What do we infer from the corruption underlying the organization of the Commonwealth Games (CWG) 2010, which were hosted in India? The pride that India gained when it got the right to host the Games could not be stained at any price. An Organising Committee (OC) headed by Suresh Kalmadi was set up to accomplish infrastructure development and city beautification projects, which would refurbish Delhi. Meeting deadlines that would mark the commencement of the game was of crucial necessity for the Organising Committee. Not being able to finish by the particular date would have sullied the image that India wanted to project internationally-- a blemish that would forever taint its reputation in the global arena.
|Opening ceremony of the Commonwealth Games 2010|
This image seems to be tainted now, after the corruption involved in the financial irregularities involved in the conduct of the CWG. Just days before the initiation of the Games, the Organising Committee was charged with corruption in the provision of the Games’ contracts to a UK based firm and in illegally awarding infrastructure construction contracts. This UK based firm was AM films and AM Car & Van Hire, which were run by a businessman named Ashish Patel. This firm received 247,000 pounds from the CWG OC for the completion of the work at the Queen’s Baton Relay in London last year. The UK Tax Department started an investigation into the dealings of the unaccounted money that was transferred to this company via the CWG Organising Committee. A letter was sent to the Indian High Commission in London. This in turn sparked an investigation by the Sports Committee in India after a letter was sent by Rajesh N Prasad, the Deputy High Commissioner in London.
Reports revealed that there was no written contract between the OC and the AM Films as things had to be done quickly to meet the demands of the Queen’s Baton Relay. The lack of a contract and tender process is even substantiated by Patel. Kalmadi points out that the Indian High Commission itself recommended this company. In an NDTV interview with Barkha Dutt, Kalmadi says, “it was the Indian High Commission’s letter that recommended Ashish Patel’s firm to us and the total money paid to the firm is two lakh pounds.” The Indian High Commission retorted by saying, "This company AM Films Limited was not on the panel of companies recommended by the High Commission. Raju Sebastian is an assistant in the High Commission of India, not in a position to make such a recommendation, but for the HCI (High Commission of India) to make any such statement, we need to scrutinise the email held up by Suresh Kalmadi."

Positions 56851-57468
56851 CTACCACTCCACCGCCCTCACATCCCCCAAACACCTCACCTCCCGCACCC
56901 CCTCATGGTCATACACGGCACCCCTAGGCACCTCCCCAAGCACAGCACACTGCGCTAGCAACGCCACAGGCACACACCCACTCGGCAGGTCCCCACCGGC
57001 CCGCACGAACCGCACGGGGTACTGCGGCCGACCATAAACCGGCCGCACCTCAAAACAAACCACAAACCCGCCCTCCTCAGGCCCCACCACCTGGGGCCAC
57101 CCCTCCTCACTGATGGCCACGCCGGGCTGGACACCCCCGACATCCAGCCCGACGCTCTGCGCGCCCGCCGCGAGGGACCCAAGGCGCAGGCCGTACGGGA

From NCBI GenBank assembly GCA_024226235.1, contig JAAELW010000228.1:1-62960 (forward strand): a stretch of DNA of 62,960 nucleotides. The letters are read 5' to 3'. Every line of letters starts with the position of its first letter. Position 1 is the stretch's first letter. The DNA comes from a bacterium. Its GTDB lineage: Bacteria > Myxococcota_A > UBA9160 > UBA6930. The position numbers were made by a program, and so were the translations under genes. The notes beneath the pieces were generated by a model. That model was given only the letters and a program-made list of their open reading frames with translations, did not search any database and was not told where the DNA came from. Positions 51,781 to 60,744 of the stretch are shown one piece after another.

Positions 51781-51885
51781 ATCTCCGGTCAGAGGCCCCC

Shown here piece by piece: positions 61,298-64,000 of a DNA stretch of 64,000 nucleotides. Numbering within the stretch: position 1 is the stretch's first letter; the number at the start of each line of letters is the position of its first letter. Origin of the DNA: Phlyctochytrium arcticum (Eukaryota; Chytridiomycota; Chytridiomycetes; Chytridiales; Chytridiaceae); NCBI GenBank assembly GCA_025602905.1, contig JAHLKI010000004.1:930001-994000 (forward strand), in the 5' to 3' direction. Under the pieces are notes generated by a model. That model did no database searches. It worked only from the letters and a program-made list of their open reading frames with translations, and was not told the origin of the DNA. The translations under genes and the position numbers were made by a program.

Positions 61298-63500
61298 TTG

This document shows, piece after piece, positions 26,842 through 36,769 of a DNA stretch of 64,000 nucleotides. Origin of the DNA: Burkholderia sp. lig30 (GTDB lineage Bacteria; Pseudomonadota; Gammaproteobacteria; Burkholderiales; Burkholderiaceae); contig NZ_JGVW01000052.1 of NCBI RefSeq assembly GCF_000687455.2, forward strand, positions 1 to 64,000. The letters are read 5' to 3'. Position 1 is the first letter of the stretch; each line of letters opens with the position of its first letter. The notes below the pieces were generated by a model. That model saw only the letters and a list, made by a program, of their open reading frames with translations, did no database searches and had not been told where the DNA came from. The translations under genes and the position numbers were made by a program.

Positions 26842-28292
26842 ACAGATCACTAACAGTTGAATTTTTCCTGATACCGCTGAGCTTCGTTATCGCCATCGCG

This is the point where the blame game finds its scapegoat. Kalmadi has corruption charges against him, where he overshot the CWG budget by ` 450 crores. Kalmadi said that “every paisa spent on the Commonwealth Games was accounted for.” The Central Vigilance Commission (CVC) report found numerous flaws in the functioning of the system. Misdeeds of the OC, like awarding the Games contracts at inflated prices to bidders, poor quality of construction and granting of work to ineligible agencies of the various departments in the capital. The CVC’s Chief Technical Examination Wing report included corruption in 16 projects under the civic and construction agencies. The consequences are that Kalmadi is made responsible for this muddle.
The fact is that the OC was created by the government, but there is no mention of the latter’s responsibility for this predicament in any news report. What about Sheila Dikshit? Isn’t she a part of this mess where her role is overlooked and the censure of a massive corruption scandal is placed on the shoulders of a few people? T S Darbari, Sanjay Mahendroo and M Jayachandra have been sacked and arrested. Right now, they are in CBI remand for inquiries on charges that have been set against them. Through these investigations, the CBI learned that Kalmadi was “at the helm of affairs and all decisions were endorsed and approved by him.” What is even more ironic is that these people are arrested for the execution of the orders given to them, while the “high profile people” get away scot-free.
Compiling all the evidences together the CBI might arrest Kalmadi upon his return from the Asian Games. The funds have been provided by the Central and Delhi governments, so why does it seem that they have been unaware of all the transactions conducted by the OC? Who is to blame? This is the question that we must ask, rather than arriving at a consensus without properly judging the situation.